Advancing in the wake of the first poison gas attack on the Western Front yesterday, the 46th Reserve Division managed to cross the Yser Canal at two points, while the 51st and 52nd Reserve Divisions made it all the way to Mauser Ridge and Kitchener’s Wood on the outskirts of the medieval Flemish town of Ypres itself. Overrunning the positions of two French divisions as they advanced behind the pale green cloud of chlorine, these units are conducting the first strike in a new German offensive. It will last for weeks, kill 70,000 allied troops at a cost of half as many German lives, and be the German General Staff’s only offensive campaign on the Western Front this year.
Weakened by his power struggle with Paul von Hindenburg, Field Marshall Erich von Falkenhayn resigned as War Minister in January, retaining his position as Chief of Staff. Criticized later for failing to follow up the debut of gas weapons with extra reserves, he actually has little manpower to spare, for the bulk of Germany’s new armies are being sent East. The Kaiser has instead chosen to prioritize Field Marshall Hindenburg’s plans for a new offensive on Warsaw.
The Ypres Salient is an accident of the heat and pressure with which the Western Front came into being. Behind it, roads and rails connect the allied front to the Channel ports. By threatening Ypres, Falkenhayn also threatens the position of both the British and Belgian armies, which he regards as the weaker partners of France. His pincer movement aims to break the Western Front by lancing the bulge in the allied line, but he hasn’t the men he wanted, and he hasn’t counted on the Canadians.
The 1st Canadian Division has been hard-pressed for the last twenty four hours as British cavalry units formed a dismounted defense line. Forced to now defend a bloody angle against attack on three sides, by the end of the day tomorrow their stalwart performance will have cost more than two thousand lives, with another four thousand wounded. Major Rykert McCuaig’s men on the left flank perform with remarkable courage, but only by their own near-total destruction. A nighttime counterattack by two battalions at Kitchener Wood has cleared the objective, but only one in four of them is left alive and unwounded.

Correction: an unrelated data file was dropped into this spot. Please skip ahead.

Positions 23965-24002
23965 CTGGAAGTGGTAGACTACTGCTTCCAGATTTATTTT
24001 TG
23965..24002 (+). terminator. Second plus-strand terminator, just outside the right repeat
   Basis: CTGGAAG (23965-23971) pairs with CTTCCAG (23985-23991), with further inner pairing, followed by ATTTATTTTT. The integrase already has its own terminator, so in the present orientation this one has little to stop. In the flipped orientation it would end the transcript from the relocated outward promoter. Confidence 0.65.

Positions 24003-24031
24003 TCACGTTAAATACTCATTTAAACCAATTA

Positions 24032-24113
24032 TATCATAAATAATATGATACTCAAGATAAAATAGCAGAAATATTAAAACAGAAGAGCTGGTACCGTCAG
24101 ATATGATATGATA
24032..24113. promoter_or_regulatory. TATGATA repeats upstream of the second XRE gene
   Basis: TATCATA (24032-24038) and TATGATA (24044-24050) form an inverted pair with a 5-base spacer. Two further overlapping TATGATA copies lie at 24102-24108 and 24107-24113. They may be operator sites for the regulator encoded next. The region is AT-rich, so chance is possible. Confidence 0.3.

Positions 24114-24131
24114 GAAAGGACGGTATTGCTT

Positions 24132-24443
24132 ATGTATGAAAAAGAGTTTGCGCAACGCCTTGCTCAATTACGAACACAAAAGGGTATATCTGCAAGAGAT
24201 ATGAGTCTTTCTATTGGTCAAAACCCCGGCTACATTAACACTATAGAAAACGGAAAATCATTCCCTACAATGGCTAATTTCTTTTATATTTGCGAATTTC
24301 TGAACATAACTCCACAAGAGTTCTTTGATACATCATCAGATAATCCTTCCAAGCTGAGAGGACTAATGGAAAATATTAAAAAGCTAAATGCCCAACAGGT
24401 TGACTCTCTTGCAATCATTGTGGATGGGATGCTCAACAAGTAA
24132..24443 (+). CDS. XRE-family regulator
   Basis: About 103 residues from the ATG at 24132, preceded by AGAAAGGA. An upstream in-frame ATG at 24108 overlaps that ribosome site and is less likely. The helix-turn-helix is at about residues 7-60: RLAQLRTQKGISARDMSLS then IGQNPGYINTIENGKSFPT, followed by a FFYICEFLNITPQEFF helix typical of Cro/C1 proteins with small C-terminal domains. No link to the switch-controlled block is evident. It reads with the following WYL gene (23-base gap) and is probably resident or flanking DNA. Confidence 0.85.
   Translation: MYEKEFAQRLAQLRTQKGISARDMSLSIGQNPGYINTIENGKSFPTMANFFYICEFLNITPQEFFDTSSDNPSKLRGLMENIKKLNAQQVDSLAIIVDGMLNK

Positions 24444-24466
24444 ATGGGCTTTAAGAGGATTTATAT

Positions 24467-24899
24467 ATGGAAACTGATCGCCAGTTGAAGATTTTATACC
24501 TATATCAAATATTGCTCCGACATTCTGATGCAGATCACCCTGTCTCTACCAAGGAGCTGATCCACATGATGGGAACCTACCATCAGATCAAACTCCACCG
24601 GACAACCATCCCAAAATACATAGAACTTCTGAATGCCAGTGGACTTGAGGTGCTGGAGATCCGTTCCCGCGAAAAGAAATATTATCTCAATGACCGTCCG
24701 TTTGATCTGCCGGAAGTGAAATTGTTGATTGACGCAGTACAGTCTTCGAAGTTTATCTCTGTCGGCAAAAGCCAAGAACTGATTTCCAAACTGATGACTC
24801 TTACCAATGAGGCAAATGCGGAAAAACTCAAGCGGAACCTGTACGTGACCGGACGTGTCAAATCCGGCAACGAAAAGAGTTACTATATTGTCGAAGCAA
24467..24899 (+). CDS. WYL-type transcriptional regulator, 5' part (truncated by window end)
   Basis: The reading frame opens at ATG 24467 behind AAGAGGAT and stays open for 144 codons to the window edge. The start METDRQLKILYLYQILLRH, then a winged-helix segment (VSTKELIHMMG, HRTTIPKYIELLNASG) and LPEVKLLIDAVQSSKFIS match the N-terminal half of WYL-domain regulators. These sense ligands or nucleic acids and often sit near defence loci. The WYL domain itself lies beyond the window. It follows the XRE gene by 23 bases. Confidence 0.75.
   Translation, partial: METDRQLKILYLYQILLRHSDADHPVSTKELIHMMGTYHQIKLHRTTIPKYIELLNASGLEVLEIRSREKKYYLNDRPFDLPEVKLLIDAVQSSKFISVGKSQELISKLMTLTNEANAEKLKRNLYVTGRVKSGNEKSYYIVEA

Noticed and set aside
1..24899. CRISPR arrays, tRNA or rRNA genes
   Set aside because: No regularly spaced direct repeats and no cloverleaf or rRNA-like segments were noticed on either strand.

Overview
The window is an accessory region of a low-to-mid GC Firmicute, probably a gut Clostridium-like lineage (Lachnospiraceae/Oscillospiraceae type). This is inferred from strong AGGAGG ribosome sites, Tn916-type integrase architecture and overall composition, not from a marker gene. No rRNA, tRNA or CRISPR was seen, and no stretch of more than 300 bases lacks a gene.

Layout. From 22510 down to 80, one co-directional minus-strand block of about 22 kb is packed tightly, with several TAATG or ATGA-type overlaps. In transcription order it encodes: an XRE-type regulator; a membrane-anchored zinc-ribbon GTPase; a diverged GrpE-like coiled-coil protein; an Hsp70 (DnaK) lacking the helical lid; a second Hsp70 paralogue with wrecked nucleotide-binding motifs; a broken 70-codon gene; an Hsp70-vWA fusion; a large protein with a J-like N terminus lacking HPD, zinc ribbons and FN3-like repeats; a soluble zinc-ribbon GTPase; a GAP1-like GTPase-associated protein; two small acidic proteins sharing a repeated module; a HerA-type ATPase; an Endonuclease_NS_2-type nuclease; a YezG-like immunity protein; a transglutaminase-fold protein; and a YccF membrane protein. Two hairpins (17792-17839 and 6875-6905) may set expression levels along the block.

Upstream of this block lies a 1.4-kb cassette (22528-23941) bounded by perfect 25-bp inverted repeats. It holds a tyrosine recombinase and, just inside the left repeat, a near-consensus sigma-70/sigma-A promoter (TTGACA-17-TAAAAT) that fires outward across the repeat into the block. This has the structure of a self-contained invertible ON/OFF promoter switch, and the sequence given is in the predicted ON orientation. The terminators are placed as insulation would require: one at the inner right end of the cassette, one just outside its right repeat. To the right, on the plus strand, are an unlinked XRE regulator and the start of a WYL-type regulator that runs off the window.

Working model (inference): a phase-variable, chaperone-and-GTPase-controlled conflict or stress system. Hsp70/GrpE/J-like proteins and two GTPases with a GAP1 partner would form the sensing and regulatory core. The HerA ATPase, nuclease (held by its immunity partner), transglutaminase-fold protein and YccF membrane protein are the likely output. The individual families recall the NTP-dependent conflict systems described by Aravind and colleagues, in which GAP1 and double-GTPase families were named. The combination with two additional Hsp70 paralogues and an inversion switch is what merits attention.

Since yesterday, Lance-Cpl. Fred “Bud” Fisher has been earning the first Canadian Victoria Cross of the Great War by leading a cook and his comrades in a series of tireless, desperate actions. Tomorrow, another gas attack targets the Canadians, but they have already prepared themselves with cotton gauze, handkerchiefs, socks, or rags, so the ensuing German assault fails. Three thousand Canadians are dead, but the line holds. In a very real way, the Second Battle of Ypres forges the Canadian nation; postwar Prime Minister Mackenzie King will refer to Ypres as “one of the Earth’s altars.”